Migration studies: from dehumanization to decolonisation

Last week, an African man died in a London garden. He fell from a Kenya Airways flight, as the landing gear opened over Heathrow Airport. News reports highlighted the horror as he landed a metre from a sunbather with witnesses expressing sympathy for those who came across the body. The image’s caption describes how the force of his ‘frozen’ body ‘dented’ paving slabs.

Why was the ‘gaze of sympathy’ focused on the discomfort experienced by the sunbather, an Oxford graduate as the papers emphasised? Where was the focus on the African man? Why did he do what he did? Who was he? Why has this tragic death resulted in condolences and not more proactive action? These questions all point to broader discussions about the dehumanising of migrants. This dehumanization comes with a price. Research has shown that it deactivates social cognition processes in human brains, which spurs extreme violence towards groups when viewed through such a lens.

What can (and should) migration academics and practitioners do to engage in these discussions in a meaningful way? To address this question, we coordinated a participant-led session at the 15th Migration Summer School held at the European University Institute’s Migration Policy Centre. The Summer School brought together academics and practitioners working in various policy and humanitarian institutions around the world. We used this opportunity to create a constructive and safe space for debate, discussion and to foster critical reflection on this question.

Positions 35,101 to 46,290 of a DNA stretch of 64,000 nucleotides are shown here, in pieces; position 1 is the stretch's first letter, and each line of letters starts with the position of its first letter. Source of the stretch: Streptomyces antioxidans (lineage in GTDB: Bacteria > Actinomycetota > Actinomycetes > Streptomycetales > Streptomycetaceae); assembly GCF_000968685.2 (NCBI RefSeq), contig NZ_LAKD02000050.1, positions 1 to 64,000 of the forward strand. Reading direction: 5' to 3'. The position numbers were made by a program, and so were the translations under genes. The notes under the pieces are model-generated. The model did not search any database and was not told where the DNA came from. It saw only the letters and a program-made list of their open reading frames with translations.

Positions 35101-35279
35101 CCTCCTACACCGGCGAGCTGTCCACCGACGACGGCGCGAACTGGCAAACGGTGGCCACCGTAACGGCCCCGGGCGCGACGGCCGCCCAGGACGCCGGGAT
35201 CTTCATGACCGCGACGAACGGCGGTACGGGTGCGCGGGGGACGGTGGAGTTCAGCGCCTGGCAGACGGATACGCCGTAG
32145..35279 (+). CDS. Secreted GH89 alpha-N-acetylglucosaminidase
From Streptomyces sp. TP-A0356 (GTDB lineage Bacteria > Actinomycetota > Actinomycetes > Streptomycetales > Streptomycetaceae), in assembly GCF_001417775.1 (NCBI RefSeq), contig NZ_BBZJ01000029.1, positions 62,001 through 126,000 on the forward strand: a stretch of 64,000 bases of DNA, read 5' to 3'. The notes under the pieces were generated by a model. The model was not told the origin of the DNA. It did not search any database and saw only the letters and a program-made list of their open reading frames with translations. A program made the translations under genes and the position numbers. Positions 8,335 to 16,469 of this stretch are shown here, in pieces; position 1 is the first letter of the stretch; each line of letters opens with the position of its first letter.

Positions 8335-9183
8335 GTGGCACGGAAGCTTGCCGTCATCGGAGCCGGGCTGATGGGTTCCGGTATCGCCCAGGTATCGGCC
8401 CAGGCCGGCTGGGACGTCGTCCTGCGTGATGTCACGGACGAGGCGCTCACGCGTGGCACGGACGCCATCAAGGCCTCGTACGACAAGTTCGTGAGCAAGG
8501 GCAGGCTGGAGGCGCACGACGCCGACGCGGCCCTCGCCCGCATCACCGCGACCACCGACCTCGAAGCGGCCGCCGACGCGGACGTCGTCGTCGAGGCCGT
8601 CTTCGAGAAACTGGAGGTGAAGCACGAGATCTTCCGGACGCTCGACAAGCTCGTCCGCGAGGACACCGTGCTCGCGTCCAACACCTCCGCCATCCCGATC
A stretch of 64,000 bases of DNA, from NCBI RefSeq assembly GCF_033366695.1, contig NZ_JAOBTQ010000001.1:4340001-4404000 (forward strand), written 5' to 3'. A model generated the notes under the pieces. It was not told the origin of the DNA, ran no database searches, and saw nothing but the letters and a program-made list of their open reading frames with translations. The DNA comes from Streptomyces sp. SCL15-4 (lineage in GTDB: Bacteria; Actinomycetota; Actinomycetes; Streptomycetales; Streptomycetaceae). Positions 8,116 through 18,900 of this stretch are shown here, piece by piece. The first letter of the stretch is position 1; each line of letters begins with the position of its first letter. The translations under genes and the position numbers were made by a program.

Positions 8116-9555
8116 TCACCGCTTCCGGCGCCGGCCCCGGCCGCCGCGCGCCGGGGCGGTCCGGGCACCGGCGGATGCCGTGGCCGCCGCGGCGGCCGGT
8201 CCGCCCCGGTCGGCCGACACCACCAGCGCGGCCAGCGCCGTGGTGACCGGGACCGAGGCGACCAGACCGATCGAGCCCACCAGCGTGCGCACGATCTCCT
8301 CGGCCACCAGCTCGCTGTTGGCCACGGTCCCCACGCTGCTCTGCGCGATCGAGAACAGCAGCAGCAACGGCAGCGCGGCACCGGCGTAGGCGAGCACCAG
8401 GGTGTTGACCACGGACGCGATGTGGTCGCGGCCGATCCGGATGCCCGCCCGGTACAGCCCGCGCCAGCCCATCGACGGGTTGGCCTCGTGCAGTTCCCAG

In this short piece, we summarise these reflections and existing literature on decolonisation to outline what a shared, productive, decolonial agenda for migration research, teaching and practice could look like. Perhaps it is here, where the current racialised dehumanization of (some types of) migrants, and their possible emancipation, are located.